A Heat Wave is on the Way

Already this summer season (through July 15th) highs have hit 90 degrees or higher 4 times in Wausau and on 3 days in Rhinelander.  In an average year, the mercury tends to hit 90+ degrees 3 to 5 times a summer.  Obviously there have been many years where that number has climbed into double digits, most recently in 2005 when there were 13 days in Wausau in the 90s.  The last prolonged heat wave in the Wisconsin River Valley was in July 2006 when we had 5 days in a row of 90 degree weather. 

With that said, the weather pattern is setting up for a heat wave to take hold across not only the Badger State but much of the Midwest.  The cause for this is an upper level high pressure staking it's claim over the southeastern US, in the process pumping the heat and higher humidity in our direction. 

The Ring of Fire, as shown above, not only takes into account the area of hot weather on the western flank of the high, but also where thunderstorms are possible.  Much of the time, those locations on the fringe of the flow of this high pressure will get regular opportunities for showers and thunderstorms.  This can be good in some ways, considering it can be a brief reprieve from the heat, but on the flip side it feels even more muggy and when the sun does pop out again, the temperature once again soars.  Unlike a stalled out front, this area where the storms develop and track can change from day to day.  In addition, the time of day when the wet weather is possible can vary.  There are some instances were the early morning hours are the preferred time for storms to roll by, thanks in part to the relatively cooler conditions during this part of the day. Other times, the storms bubble up due to the building heat in the late afternoon, literally popping up on short notice and falling apart just as quickly not too long after sunset.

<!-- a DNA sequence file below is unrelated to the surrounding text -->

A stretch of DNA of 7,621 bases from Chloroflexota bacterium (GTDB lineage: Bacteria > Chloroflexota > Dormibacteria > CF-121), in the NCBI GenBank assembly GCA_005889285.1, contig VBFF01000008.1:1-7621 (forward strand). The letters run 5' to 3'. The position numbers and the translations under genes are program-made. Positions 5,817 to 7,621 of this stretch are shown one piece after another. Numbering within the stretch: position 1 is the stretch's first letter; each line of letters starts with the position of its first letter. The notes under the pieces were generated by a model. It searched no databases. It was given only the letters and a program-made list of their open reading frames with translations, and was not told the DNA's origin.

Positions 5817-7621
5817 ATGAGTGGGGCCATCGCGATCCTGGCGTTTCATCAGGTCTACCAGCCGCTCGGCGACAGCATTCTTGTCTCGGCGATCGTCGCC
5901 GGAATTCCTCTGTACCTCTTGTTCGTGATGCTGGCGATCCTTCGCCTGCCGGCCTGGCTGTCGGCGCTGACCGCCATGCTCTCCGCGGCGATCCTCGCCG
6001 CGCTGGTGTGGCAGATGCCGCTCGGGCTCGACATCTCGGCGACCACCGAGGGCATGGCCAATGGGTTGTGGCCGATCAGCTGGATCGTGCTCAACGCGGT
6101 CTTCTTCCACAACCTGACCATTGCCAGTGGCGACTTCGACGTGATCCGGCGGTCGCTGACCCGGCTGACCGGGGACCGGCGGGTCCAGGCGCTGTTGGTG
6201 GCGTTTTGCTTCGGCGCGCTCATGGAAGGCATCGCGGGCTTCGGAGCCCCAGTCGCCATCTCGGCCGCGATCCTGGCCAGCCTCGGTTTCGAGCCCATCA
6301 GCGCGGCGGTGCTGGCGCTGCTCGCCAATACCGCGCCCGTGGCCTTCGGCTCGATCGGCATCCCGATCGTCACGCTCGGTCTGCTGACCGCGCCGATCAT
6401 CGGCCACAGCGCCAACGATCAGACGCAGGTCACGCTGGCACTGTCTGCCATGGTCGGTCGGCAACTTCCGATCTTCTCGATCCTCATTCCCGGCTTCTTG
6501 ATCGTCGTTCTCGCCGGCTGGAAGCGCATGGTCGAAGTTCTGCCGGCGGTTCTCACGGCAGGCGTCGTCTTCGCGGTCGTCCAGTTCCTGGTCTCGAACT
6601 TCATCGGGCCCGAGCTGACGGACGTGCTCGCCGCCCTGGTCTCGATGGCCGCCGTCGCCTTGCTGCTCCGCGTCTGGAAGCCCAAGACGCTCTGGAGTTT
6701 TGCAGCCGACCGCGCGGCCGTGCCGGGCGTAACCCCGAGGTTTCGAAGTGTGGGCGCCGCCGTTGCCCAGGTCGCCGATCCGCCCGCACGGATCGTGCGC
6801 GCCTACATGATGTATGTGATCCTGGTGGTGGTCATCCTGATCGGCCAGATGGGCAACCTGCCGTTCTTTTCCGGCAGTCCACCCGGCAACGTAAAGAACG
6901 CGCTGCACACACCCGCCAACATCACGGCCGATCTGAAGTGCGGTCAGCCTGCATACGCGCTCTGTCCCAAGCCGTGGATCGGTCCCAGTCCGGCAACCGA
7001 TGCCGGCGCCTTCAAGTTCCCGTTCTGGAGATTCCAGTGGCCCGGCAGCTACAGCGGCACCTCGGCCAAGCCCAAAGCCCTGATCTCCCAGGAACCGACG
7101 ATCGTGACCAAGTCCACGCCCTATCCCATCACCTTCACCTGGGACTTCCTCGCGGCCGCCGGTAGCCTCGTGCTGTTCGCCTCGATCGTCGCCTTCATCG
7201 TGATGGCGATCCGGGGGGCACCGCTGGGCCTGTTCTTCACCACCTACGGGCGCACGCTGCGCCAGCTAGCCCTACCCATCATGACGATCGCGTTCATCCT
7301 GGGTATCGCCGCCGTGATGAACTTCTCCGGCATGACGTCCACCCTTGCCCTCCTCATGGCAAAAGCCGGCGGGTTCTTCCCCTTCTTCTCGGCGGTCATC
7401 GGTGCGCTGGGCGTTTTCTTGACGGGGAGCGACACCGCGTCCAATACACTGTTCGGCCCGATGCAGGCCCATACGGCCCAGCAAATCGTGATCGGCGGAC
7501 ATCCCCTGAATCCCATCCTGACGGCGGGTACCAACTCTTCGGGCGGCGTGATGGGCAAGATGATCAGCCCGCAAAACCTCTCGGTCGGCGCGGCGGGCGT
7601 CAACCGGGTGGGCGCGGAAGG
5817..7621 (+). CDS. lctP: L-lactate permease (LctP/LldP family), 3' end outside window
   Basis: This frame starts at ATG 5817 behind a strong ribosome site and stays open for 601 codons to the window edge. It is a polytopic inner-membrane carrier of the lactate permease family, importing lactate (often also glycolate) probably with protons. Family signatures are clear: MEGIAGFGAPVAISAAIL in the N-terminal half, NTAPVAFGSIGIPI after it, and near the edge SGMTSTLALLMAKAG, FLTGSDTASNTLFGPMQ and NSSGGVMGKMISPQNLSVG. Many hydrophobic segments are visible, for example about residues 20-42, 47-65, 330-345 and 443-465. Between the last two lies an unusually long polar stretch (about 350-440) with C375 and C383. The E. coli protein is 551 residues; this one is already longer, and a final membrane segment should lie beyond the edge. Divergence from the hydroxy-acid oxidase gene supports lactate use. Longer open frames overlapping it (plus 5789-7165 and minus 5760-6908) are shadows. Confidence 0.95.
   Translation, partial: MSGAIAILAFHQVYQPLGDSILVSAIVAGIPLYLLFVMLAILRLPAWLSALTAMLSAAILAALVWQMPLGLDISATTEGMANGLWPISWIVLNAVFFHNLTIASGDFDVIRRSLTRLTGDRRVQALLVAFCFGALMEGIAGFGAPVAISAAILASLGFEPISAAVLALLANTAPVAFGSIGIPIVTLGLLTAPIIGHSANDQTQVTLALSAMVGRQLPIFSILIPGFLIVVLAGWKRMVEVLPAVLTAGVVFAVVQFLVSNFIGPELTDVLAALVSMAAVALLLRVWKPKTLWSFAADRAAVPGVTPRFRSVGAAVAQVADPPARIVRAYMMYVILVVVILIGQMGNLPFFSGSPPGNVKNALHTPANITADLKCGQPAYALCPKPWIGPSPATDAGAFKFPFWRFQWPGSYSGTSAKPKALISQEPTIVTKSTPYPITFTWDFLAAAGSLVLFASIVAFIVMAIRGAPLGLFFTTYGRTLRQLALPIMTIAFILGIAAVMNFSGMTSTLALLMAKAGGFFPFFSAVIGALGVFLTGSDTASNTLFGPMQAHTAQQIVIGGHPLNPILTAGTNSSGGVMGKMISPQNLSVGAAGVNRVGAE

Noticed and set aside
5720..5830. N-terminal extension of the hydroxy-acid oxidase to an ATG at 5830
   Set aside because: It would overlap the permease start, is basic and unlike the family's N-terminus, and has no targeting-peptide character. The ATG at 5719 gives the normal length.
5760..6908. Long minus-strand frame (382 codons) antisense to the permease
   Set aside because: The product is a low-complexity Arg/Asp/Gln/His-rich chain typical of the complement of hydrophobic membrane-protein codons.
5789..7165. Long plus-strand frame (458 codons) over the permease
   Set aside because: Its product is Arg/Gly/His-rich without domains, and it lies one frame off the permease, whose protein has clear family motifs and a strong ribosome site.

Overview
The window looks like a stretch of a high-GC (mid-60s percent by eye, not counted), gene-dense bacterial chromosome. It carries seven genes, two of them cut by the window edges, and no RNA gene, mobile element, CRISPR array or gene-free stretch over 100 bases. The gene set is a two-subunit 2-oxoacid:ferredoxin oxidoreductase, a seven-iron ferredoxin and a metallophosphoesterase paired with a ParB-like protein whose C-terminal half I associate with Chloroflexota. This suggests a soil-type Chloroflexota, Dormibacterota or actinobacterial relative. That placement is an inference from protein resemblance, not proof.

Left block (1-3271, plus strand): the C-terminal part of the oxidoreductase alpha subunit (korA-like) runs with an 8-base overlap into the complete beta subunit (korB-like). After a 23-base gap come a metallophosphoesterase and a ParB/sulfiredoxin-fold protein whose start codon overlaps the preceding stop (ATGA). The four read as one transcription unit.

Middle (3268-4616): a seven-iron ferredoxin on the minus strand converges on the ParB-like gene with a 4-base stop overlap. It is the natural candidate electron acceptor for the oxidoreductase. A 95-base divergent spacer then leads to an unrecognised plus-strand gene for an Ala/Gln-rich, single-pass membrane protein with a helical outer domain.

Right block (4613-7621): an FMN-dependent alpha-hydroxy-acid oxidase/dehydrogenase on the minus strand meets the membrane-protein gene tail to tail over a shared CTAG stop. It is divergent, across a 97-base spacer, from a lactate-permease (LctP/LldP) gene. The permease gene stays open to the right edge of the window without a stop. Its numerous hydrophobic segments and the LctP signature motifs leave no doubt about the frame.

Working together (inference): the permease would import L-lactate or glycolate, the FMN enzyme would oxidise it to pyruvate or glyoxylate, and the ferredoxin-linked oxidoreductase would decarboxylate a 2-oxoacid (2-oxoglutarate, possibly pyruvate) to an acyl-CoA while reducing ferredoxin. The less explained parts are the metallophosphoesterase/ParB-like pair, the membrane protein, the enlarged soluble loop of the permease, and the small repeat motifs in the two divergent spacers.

We will have a little bit of both the heat and storm chances from Sunday through at least the middle of the week ahead.  It appears that Wednesday could be the hottest day, with highs in the mid 90s, but the days before and after won't be far behind, if there is a good deal of sun.  Also keep in the mind, the heat index values, aka how hot it feels, will be soaring into the upper 90s to 110.  Don't be surprised if you hear us talking about heat advisories or excessive heat warnings through early next week.  No less, as long as there are 3 days straight of highs at or above 90, it will go down officially as a heat wave.

Since this is going to be the case, be sure to find ways to stay cool, including heading out to the pool, finding some free air conditioning (like at the mall, library, community center, etc), taking frequent breaks if you are outdoors for an extended period of time, along with curtailing strenuous work outdoors during the hottest parts of the day from 10am to 4pm.  There will be more stories talking about this on Newschannel 7, so be sure to tune in for additional tips.

In the meantime, unless your area gets doused by a few storms, odds are the sprinkler or water bucket will be needed to keep the lawn and garden green.  Last but not least, be sure to check on your elderly neighbors, along with taking care of your pets so that they are staying hydrated and not overheating outdoors. 

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